Madame Justice Morissette was the first judge faced with the task of interpreting O.Reg. 381/03. Ms. Nissan was involved in a motor vehicle collision on November 2, 2003. She suffered whiplash type injuries. At the time of the collision she was employed part-time as a cleaner, prior to which she was employed for a number of years in a pizza shop. After the collision, Ms. Nissan returned to “work-like” duties at least five months post-accident at a pizza shop. She worked weekend shifts three nights a week and was not paid for her work (it was volunteer). She testified at trial that she could only engage in the physical aspects of this employment after consuming large doses of Percocet. Information regarding this volunteer work was not provided to Ms. Nissan’s health care professionals. Ms. Nissan advised, rather, that she was unable to return to work.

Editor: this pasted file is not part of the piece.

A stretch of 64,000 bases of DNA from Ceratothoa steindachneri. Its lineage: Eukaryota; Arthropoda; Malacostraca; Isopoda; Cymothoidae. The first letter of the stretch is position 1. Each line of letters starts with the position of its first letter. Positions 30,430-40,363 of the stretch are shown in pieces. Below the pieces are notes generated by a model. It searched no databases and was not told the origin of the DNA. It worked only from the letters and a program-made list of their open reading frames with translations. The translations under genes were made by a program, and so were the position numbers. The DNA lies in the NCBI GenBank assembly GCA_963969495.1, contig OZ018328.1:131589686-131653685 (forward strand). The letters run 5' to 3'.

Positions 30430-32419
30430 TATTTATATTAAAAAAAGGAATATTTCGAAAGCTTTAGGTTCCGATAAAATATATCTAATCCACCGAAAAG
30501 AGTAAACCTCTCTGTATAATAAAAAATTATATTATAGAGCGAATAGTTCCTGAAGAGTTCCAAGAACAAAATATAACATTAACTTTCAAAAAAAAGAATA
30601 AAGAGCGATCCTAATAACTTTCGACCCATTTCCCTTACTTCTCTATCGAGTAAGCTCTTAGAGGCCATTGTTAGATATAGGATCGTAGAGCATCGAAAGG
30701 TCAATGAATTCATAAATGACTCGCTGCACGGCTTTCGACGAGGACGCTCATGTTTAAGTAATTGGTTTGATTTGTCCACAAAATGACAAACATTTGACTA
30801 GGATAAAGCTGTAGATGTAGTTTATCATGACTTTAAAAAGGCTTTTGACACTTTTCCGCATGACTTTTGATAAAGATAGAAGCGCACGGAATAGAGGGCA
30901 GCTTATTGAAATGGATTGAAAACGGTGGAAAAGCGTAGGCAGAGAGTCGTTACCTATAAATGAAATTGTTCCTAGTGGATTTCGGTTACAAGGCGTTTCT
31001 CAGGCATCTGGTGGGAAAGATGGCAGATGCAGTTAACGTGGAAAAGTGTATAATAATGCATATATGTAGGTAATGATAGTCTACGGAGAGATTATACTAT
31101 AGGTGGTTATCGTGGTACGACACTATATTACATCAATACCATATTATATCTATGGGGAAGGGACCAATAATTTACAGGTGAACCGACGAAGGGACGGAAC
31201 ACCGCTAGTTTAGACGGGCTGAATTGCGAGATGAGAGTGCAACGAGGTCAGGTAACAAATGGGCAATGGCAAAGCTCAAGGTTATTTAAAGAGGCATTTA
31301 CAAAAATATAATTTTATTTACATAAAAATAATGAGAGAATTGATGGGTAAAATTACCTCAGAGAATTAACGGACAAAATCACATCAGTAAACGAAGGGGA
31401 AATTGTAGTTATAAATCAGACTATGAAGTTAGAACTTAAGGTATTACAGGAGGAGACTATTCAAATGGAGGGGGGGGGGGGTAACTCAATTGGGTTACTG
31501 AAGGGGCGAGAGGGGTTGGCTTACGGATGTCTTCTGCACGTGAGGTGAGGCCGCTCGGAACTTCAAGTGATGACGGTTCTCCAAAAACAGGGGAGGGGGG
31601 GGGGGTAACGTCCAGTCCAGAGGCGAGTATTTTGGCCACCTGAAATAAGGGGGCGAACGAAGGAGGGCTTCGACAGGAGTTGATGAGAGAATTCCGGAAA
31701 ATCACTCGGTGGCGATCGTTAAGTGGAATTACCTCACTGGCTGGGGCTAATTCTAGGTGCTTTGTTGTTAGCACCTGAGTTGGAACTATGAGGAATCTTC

Surveillance videos viewed during the course of the trial showed Ms. Nissan engaging in all of the activities that would have been require of an employee at a pizza shop. Medical evidence tendered during trial also revealed that Ms. Nissan’s employer at the cleaning company agreed to accommodate Ms. Nissan through reduced hours and/or teaming her with another worker. Ms. Nissan never sought or made use of these accommodations.
Madame Justice Morissette concluded that Ms. Nissan did not meet the threshold as she misled her health care professionals. She felt that Ms. Nissan’s complaints did not prevent her from returning to employment of the same nature as she had before the motor vehicle accident. She agreed with Dr. Reznek, Dr. Upton and Drs. Clifford and Zabieliauskas in this regard and held that Ms. Nissan’s reports of injury were inconsistent with the level of function shown in the surveillance evidence. She went on to say that Ms. Nissan also did not have an impairment that substantially interfered with most of her usual daily activities.